Ghisingh returns to a rousing reception
Gorkha National Liberation Front chief Subash Ghisingh on Saturday, addressed his supporters at Mirik, thereby announcing his much-awaited comeback to Hill politics from the very place where he had floated the outfit back in April, 1980. Amitava Banerjee reports.india Updated: Apr 10, 2011 14:01 IST
Gorkha National Liberation Front (GNLF) chief Subash Ghisingh on Saturday, addressed his supporters at Mirik, thereby announcing his much-awaited comeback to Hill politics from the very place where he had floated the outfit back in April, 1980. The event marked the end of a six-year hiatus.
Releasing the party’s election manifesto, Ghisingh said he had written to UPA chairperson and Congress president Sonia Gandhi, seeking her intervention in the passage of the Bill pending in Parliament for the new Gorkha Hill Council to be accorded the Sixth Schedule status under the Constitution. “I have written that I am not a political beggar. The Centre and state, agreeing to the Sixth Schedule status for the council, had signed the memorandum of settlement (MoS). Now, it would not be fair to back out,” said Ghisingh.
The GNLF president pulled up the Centre, stating that it had been misleading the likes of Bimal Gurung by promising meaningless things such as the interim setup. “The Centre delayed the Sixth Schedule Bill on purpose even after signing the MOS. This is not a good practice,” said Ghisingh.
Ghisingh, however, said the state has played its part by passing a resolution in the assembly regarding the Sixth Schedule status to be accorded to the New Gorkha Hill Council. “Bengal should be happy. I am not asking for a separate state, hence there is no question of Banga-Bhanga. Now, they should ensure that the Sixth Schedule is passed,” said the GNLF chief.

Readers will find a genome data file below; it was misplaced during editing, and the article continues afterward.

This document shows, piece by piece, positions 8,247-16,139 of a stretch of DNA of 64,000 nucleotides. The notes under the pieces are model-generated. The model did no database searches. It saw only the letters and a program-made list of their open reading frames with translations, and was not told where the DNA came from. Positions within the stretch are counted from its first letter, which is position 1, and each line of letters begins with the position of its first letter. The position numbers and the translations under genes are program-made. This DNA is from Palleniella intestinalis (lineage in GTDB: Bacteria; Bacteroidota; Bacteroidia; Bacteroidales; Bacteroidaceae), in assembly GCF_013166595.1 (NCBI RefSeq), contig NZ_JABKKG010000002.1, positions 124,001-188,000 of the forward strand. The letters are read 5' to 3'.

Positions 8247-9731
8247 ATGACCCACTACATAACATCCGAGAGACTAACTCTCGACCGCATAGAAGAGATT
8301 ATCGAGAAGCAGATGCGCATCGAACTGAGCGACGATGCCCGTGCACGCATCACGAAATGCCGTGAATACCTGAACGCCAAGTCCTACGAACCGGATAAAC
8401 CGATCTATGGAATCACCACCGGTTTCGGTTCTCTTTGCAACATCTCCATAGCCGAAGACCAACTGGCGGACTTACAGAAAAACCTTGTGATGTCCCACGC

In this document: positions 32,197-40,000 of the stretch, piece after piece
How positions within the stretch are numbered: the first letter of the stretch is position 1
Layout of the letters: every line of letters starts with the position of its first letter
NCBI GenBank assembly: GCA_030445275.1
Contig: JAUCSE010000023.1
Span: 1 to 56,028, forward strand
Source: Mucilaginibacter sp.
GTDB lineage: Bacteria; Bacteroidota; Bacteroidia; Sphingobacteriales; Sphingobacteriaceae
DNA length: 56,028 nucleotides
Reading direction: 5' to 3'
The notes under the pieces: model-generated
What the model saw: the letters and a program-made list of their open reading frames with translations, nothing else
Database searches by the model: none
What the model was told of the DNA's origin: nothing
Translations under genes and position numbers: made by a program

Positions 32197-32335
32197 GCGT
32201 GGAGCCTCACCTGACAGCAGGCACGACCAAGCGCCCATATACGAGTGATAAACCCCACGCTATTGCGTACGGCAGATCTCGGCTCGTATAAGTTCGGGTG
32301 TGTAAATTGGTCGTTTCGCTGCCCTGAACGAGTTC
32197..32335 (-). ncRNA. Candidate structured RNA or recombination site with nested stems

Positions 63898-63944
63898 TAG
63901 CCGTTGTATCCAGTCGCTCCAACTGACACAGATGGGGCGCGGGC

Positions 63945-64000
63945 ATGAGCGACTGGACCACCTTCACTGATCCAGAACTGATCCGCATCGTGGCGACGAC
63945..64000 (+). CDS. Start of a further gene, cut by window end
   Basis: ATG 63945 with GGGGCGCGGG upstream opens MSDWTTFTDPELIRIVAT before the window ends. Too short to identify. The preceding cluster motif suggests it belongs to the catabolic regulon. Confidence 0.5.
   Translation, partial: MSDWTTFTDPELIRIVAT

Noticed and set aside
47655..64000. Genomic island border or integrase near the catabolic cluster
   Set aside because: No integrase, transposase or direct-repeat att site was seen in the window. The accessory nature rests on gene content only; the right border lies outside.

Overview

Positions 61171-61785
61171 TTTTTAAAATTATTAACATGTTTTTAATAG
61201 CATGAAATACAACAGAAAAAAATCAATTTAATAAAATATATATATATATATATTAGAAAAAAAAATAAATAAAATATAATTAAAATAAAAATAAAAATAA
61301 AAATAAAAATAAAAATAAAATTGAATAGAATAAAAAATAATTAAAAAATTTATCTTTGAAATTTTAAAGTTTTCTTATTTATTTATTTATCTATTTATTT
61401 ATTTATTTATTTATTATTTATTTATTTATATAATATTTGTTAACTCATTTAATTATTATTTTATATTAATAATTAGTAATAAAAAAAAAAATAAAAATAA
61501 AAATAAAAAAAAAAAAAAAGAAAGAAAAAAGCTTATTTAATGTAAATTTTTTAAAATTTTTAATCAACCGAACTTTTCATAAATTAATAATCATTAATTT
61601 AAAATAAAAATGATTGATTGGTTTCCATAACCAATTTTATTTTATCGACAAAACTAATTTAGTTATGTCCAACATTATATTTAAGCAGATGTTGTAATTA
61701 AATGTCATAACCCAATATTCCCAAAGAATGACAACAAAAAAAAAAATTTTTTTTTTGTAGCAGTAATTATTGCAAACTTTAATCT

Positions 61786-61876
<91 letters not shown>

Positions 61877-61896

Ghisingh said Gorkhaland is not a practical proposition. “Gorkhaland was a Brahmashtra (ultimate weapon) I had used in 1986 to protect the 1 crore Gorkhas of the country. Following our relentless pressure, the Gorkhas of the country were accorded Indian citizenship, thereby obliterating the tag of foreigners (from Nepal). Before the GNLF agitation, the Gorkhas were labelled foreigners and were driven out of the Northeast. In the bargain, we also managed to secure the Darjeeling Gorkha Hill Council,” said the veteran Gorkha leader.
Ghisingh said that even with limited powers under the DGHC, he had tried his best to bring in development across the Hills and recruit ad hoc workers.
Without naming Bimal Gurung or the Gorkha Janmukti Morcha (GJM), Ghisingh said, “Who has given you the right to mess up the Hills? In the name of Gorkhaland, why are you taking people for a ride?”
However, he sought to reassure his men and people at large that normality would return soon. “Do not worry. I am back,” said Ghisingh amid loud cheers from thousands who had gathered to hear their leader speak.
The Gorkha leader said there was no need to send representatives to the assembly since the new Gorkha Hill Council would provide for separate legislative powers. “With the coming of the new Gorkha Hill Council under the Sixth Schedule, we would have our legislative powers,” said Ghisingh.
Seeking to solicit support for GNLF’s poll nominees in Kalimpong, Kurseong and Darjeeling, Ghisingh said, “If you love the Hills, vote for the GNLF. If you want to save the Hills, vote for GNLF. April 18 would be the real test for you,” said Ghisingh to his followers.
Thousands of GNLF supporters gathered in Mirik, 52 km from Darjeeling, to hear Ghisingh. He had last addressed the people on January 10, 2005, in Darjeeling town.